Liberals go nuts. He has cut back 200 million dollars. He hates poor people. Never mind that he is still giving more than the liberals even asked for in the first place.

What happens when a few people are critical of Bush? Some people go nuts and throw the word liberal around like it's actually relevant...
posted by juiceCake at 9:07 PM on December 22, 2004


thedevildancedlightly,

Can we start by making it optional whether or not blue staters pay charitable taxes to red states?
posted by xammerboy at 10:34 PM on December 22, 2004


Xammerboy - You said it, not me. Might be a good start to cutting the debt.
posted by thedevildancedlightly at 12:49 AM on December 23, 2004


Ah, the happy fun "no win" scenario. Obviously nothing this government does will please many of it's critics.

Hell, if they had >increased< funding peopel would be bitching that Bush was dumping money into a "faith based" charity (even if the connectionw as tenuos) and not putting it to HumVee armor or something.
posted by soulhuntre at 3:42 AM on December 23, 2004


I would be okay with the essence of this were he to redirect that money towards Americans (not American people -- that is such crap -- what is this: noblesse oblige?) but I am pretty sure that there isn't going to be an end to poverty or malnutrition any time soon on our shores.
posted by chrisabraham at 6:44 AM on December 23, 2004


AlexReynolds, I understand that you were offended by dhoyt's comment, but your comment adds nothing to the thread.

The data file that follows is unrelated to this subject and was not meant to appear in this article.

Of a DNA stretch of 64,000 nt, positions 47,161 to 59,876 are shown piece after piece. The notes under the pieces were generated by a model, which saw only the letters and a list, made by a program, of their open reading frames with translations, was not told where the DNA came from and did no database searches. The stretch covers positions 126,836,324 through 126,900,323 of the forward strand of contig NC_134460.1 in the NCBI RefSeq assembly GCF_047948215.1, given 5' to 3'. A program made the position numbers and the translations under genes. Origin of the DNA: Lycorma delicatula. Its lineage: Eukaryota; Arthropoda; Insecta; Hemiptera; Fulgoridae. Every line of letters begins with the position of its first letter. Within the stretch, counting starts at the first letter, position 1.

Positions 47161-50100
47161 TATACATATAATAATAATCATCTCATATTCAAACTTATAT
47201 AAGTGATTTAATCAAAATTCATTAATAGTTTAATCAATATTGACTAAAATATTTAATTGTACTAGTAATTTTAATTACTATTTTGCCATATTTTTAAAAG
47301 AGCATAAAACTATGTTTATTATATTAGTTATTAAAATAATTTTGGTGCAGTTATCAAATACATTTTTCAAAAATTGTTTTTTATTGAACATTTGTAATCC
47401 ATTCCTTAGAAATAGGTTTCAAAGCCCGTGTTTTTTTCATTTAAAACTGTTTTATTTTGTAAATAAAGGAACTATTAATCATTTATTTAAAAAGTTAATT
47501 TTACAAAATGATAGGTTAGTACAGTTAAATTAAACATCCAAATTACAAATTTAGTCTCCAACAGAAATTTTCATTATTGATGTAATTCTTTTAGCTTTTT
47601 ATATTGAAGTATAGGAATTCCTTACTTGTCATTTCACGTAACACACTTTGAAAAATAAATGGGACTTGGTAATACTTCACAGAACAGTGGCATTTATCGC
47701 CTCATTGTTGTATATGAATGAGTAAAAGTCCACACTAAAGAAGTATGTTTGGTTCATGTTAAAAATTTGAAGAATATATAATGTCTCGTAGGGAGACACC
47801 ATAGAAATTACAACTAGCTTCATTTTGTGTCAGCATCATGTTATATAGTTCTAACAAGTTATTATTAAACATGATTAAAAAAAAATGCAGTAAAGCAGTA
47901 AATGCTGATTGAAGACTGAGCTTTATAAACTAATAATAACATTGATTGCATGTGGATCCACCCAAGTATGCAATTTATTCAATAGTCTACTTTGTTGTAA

soulhuntre, I think that if the administration had kept the funding commitments it had previously agreed to, nobody would have said anything.
posted by Sidhedevil at 9:13 AM on December 23, 2004


we also have a premier (Gov.) in the province of Alberta, Canada. He has told the poor to just get a job (Christmas eve last year.
he told the homeless he would buy them bus tickets to Vancouver. This year (while he was running for reelection) he attacked disabled people.
posted by Ranger03 at 11:01 AM on December 23, 2004


"soulhuntre, I think that if the administration had kept the funding commitments it had previously agreed to, nobody would have said anything."

Only because they would not have had their attention drawn to the issue, not because they would have been happy. That is, until some huge crisis showed up someplace and they complained that Bush hadn't held back money for large scale emergency aid.
posted by soulhuntre at 10:31 PM on December 24, 2004


Soulhuntre, so you're saying we shouldn't complain when the Administration lies, even if keeping their word would be less than satisfactory? WTF?
posted by billsaysthis at 10:01 AM on December 25, 2004